by Marijke de Valck and Antoine Damiens
As the year 2020 is slowly coming to an end, we are confronting an unprecedented crisis and witnessing what will likely be a major moment in the history of film festivals. The novel coronavirus COVID-19 provoked a pandemic of soaring proportions and the restrictive measures taken to contain the virus are heavily impacting the global festival world. This particular climate is defined by uncertainty: as such, it seems that the festival circuit is in a constant state of suspension. We do not know how long the disruption will last, to what extent we will be able to ‘go back to normal’, nor how deeply the festival world will be impacted. For those working in and for the film festival industry, the current crisis poses immediate challenges and severe risks. For those with scholarly engagement to film festivals and the industries and cinemas supported by them, the crisis offers challenges as well as opportunities to reflect on our ways of thinking about the festival ecosystem.
The festival reviews section in NECSUS was conceived eight years ago as a space for critical reflection and shared thinking. Since then, it has cherished its profile as ‘a platform for writing that falls between the fast and prolific genre of individual festival reports and the slow and rigorous labor of film festival research’. In mid-March 2020, when the first film festivals were moved online, postponed, and cancelled, it was apparent the festival review section should offer its dedicated space to report on the various ways in which film festivals worldwide are responding to the COVID-19 crisis. The festival reviews section has always aimed to animate collaborative discussions on the ramifications of festival cultures. It thus seemed particularly appropriate to use the format of academic festival reviews to document and think through this ongoing crisis as it unfolds.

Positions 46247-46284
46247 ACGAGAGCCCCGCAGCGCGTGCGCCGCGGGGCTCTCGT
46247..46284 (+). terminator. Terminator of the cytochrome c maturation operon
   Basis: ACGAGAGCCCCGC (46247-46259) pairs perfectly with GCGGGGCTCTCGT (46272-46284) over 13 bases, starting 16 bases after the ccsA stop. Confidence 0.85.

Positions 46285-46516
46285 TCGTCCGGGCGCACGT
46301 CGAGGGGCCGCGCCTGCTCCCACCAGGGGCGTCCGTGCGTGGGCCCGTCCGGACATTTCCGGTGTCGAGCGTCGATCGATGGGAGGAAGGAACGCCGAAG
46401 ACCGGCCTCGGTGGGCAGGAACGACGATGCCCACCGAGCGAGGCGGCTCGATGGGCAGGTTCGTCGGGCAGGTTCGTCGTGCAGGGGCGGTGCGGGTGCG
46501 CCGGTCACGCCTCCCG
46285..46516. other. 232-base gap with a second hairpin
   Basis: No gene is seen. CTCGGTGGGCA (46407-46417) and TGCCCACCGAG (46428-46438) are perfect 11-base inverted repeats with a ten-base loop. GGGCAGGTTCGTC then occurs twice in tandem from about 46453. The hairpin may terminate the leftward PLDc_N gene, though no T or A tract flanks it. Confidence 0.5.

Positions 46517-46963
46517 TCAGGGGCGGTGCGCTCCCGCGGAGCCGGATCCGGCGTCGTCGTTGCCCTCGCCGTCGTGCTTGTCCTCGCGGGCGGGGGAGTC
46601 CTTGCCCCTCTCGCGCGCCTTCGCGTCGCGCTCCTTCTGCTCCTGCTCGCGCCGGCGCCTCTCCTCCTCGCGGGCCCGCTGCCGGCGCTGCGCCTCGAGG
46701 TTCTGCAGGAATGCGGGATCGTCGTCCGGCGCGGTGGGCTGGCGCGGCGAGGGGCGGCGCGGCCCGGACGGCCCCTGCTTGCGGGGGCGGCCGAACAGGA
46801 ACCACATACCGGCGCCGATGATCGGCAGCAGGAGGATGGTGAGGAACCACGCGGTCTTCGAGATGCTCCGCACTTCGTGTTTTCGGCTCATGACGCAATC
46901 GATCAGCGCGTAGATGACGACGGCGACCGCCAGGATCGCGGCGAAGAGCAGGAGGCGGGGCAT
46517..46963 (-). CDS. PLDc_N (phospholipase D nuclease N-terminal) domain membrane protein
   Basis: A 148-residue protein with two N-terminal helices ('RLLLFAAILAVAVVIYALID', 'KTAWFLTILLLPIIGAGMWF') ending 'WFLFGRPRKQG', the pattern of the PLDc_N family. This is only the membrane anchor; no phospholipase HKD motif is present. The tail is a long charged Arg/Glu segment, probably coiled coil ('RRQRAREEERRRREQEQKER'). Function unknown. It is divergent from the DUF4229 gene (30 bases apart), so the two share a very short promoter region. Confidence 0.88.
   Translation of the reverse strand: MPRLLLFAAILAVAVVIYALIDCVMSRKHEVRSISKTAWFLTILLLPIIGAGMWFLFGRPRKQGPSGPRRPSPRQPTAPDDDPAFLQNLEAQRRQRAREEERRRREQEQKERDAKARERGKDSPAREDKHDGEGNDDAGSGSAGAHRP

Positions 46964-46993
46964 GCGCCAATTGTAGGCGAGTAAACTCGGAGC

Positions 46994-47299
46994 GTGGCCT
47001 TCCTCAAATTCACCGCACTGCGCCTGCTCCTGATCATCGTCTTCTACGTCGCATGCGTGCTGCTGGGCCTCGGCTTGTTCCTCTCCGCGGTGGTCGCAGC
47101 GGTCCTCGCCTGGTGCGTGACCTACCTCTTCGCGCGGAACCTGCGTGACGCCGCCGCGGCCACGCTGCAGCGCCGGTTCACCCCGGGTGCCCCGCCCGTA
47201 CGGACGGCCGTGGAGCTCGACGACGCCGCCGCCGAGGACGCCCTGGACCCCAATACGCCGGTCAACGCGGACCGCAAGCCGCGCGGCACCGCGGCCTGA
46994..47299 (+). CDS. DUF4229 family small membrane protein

This special dossier will be the section’s first installment of reflective reports on the current crisis in the film festival world. The featured reviews were solicited from the responses to a call we sent out in April 2020 and therefore offer snapshots of early responses to the crisis, zooming in on specific cases in Canada, Spain, Sweden, Turkey, the United Kingdom, and the United States. Our goal here is to think seriously about the ways in which these festivals handled the first wave of COVID-19. To that end, the festival reviews section hopes to not only chronicle festivals’ practices but also to encourage an open debate on the future of festivals. By bringing an analytical attitude to these examples, we acknowledge practitioners’ efforts, document endeavours, and stimulate open debate and reflection.
This special dossier echoes the inaugural statement of NECSUS on crisis as a productive centre. ‘Now is the time of/for crisis.’ With this sentence the first issue of NECSUS was launched in June 2012. The choice to focus on the theme of crisis for the inaugural issue of a media studies journal was deliberate. The relations between crises and media are inextricable and fundamental, the editors argued; crises are communicated by media that in turn feed on the news logic of crisis events. Moreover, a specific temporality – anchored in a concentrated and compressed presence – is shared by crises and media. Media scholars dedicate themselves to objects of study that are in continuous processes of transition and are always already challenged to find ways of dealing with this immediacy.